I did all this self care and research because I carried this level of high anxiety with me. When I sent in my application to present, I immediately started spiraling outward. What if no one likes my act? What if all my feedback is horrible? What if the panelists are mean? What if everything goes wrong and I can never show my face at Burlycon again? Knowing myself and caring for myself by doing research beforehand and taking care of my mental and physical health gave me the ability to cope with the process, this is especially poignant if you are a performer with anxiety. I don’t really remember too many details about my actual time on stage. I remember smiling a lot, and I remember thinking that there was SO much food to keep track of in my costume, but I also remember having SO MUCH fun. All the previous stress and anxiety melted away when I heard the first laughter from the audience.

 

Reach out, because it will help you form connections.

After my name was drawn to present, I reached out to several performers I knew who had done Peer Review in the past. I asked them for advice, about the experience, and what to expect. Knowing some of these things in advance was extremely helpful to me, as it made the whole thing less shadowy and unknown.

You want to stack that audience with people who will cheer for you. I made sure to tell everyone I knew that I was presenting an act at Saturday’s Peer Review. Tell everyone you can that you’re doing a peer review and ask them to come. Not only will you have people in your corner, it will help your other presenters by giving more opportunities for thoughtful feedback. Producers will have a chance to see what you can do, and decide they love you for it. There is always a possibility that someone will scribble “contact me please” on your feedback and you’ll book a trip across the country to perform for a brand new city.

You’ll form a bond with your fellow presenters because you’re all terrified for the same reason. It’s something so unique that you won’t even feel it with other people who have done Peer Review on other nights, or in other years. It’s a very intimate.

 

Reflect on your feedback, it will help you know yourself.

You’ll receive a lot of feedback which is great but also scary. Read the feedback in a way that makes sense to you. Iva Handfull told me that she had her feedback read aloud to her, and only the cards that had something for her to work on. By skipping the strictly positive ones, she could focus on the feedback that would help her polish the act.  Jacqueline Boxx reminded me that the feedback was all helpful, even if when I disagreed with what it said. I waited until I was home, in pajamas and on my couch with a glass of wine to read my feedback, and it was awesome. Everyone was kind in their critique, many good points were raised and I immediately incorporated them into the act as you can see it today. Other points were dismissed because they don’t suit my vision.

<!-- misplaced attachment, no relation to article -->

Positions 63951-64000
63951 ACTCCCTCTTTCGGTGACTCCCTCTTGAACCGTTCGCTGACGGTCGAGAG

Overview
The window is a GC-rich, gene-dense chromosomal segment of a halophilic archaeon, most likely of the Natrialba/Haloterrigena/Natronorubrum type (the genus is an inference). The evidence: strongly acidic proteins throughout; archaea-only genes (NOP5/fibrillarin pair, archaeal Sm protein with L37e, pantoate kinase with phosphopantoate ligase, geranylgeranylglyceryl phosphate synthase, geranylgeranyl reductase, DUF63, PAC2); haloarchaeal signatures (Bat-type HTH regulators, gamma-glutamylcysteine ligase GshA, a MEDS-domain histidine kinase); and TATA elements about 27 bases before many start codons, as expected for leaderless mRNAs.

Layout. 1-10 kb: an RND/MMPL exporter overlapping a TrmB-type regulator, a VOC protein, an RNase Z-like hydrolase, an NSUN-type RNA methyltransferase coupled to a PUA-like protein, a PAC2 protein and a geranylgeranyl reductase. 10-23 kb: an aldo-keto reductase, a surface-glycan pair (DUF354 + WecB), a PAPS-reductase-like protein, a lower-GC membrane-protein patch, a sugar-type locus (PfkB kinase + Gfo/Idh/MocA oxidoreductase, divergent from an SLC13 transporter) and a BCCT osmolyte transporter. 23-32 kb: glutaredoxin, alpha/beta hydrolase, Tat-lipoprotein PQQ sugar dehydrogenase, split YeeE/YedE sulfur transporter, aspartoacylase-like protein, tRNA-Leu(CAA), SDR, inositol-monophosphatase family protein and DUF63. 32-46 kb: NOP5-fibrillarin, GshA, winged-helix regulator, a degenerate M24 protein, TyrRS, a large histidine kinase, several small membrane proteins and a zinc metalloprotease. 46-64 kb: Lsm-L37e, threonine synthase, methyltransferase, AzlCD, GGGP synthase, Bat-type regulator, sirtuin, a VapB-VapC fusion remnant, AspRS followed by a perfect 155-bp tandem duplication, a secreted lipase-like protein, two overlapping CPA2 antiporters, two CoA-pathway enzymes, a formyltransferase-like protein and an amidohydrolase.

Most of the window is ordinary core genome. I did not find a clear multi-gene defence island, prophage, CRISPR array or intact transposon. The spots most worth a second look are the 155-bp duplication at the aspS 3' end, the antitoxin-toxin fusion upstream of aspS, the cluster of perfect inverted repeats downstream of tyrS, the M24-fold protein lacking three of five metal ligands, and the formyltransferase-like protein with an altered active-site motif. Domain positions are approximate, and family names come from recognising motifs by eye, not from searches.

original vs new bra

Feedback will give you obvious answers, over half of my feedback cards had the exact same advice on it – meaning it was pretty clear what audiences wanted to see more of. In the original “Eat It,” I enter the stage wearing the oldest, saddest fleece bathrobe I have in my possession. For Burlycon, I upgraded that to a satin robe trimmed in boa feathers, to add a little glamor to the act. I received consistent feedback that a rattier robe would have been more impactful and signaled a larger transformation from the starting character attitude to how she ends. Do the act that you want to do, not the act that you think the audience at Burlycon is expecting or wanting to see, your instincts are almost always right and you should trust them. Feedback will also tell you what your strengths are, and what part of your body is the absolute cutest (it’s my ass, btw).

 

You’ll feel good that you did it.  

The act of putting yourself up on the Peer Review stage is a statement that you’re here to be taken seriously as a performer. It shifts your focus from whatever stage you call home and forces you to see yourself on a much bigger scale. It’s not easy to bare your soul as well as your ass in front of people you look up to, but when you do it and you hear them cheering for you, you’ll never look at yourself the same way. I feel more confident in my abilities and I feel very strongly when I say it was the best thing I could have done for myself at Burlycon last year.

 

So submit an act for Peer Review. It’ll be fun. And I’ll be there to tell you your ass is cute.

Author: Shan de Leers